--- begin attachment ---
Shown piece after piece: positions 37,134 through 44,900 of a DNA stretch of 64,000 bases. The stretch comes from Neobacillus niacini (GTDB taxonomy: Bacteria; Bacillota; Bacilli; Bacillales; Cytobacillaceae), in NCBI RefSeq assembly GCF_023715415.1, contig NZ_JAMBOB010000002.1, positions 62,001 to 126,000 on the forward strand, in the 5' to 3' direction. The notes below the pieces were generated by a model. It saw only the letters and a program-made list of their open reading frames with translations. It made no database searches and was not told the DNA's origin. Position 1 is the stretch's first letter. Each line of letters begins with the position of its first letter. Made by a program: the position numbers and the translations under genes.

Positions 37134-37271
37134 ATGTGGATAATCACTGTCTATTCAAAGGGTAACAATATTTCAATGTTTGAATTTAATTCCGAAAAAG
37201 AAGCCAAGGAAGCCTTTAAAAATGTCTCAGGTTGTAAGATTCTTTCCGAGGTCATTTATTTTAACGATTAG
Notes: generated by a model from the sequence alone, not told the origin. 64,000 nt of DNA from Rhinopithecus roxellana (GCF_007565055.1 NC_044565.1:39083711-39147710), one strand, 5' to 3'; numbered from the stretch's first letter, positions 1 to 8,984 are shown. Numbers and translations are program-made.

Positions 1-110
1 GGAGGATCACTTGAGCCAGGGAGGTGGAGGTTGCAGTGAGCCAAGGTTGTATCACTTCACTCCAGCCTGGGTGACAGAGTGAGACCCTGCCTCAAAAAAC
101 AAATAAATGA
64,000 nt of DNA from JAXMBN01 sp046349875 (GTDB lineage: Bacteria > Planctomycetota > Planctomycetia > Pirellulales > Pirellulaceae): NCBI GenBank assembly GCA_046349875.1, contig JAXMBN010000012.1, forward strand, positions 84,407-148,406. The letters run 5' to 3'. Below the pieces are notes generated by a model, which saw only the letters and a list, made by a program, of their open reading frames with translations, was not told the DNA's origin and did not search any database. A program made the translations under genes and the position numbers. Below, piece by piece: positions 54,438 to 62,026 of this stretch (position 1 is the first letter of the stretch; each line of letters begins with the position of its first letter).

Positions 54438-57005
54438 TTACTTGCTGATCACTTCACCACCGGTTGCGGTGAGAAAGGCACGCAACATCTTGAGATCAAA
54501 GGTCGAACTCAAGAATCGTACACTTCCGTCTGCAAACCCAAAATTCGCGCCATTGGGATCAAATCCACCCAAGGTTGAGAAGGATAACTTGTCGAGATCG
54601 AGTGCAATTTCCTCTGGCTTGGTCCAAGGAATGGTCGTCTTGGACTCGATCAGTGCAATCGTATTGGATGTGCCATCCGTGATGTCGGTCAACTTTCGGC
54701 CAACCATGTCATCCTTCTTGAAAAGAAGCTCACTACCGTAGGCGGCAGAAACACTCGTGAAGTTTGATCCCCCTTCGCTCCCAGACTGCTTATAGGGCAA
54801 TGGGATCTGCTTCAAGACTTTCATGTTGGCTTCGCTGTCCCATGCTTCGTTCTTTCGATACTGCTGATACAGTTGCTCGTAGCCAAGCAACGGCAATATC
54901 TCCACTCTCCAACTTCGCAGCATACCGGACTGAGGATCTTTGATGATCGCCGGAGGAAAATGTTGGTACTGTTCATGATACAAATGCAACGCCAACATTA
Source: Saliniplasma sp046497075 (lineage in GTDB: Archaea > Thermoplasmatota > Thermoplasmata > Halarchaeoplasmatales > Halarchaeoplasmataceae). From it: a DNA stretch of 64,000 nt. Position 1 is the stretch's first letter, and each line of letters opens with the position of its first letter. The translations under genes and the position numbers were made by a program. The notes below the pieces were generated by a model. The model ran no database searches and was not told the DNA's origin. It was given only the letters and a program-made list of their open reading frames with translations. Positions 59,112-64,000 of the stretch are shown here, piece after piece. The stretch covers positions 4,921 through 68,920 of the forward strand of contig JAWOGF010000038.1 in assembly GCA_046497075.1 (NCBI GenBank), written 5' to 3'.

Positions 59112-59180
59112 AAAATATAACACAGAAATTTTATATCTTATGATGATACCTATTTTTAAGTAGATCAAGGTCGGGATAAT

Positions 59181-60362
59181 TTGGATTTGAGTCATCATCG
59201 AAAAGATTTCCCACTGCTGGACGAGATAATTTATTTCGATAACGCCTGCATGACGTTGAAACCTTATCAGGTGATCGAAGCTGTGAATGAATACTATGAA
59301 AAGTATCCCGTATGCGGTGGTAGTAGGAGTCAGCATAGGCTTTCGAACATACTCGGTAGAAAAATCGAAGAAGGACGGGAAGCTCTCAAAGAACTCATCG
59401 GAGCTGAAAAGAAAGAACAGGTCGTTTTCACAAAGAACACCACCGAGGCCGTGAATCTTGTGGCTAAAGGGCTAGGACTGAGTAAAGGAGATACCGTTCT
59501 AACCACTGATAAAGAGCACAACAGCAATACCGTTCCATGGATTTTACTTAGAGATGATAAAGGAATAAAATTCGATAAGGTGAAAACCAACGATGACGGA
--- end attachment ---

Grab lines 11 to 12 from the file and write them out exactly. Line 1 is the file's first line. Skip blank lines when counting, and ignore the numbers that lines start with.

54438 TTACTTGCTGATCACTTCACCACCGGTTGCGGTGAGAAAGGCACGCAACATCTTGAGATCAAA
54501 GGTCGAACTCAAGAATCGTACACTTCCGTCTGCAAACCCAAAATTCGCGCCATTGGGATCAAATCCACCCAAGGTTGAGAAGGATAACTTGTCGAGATCG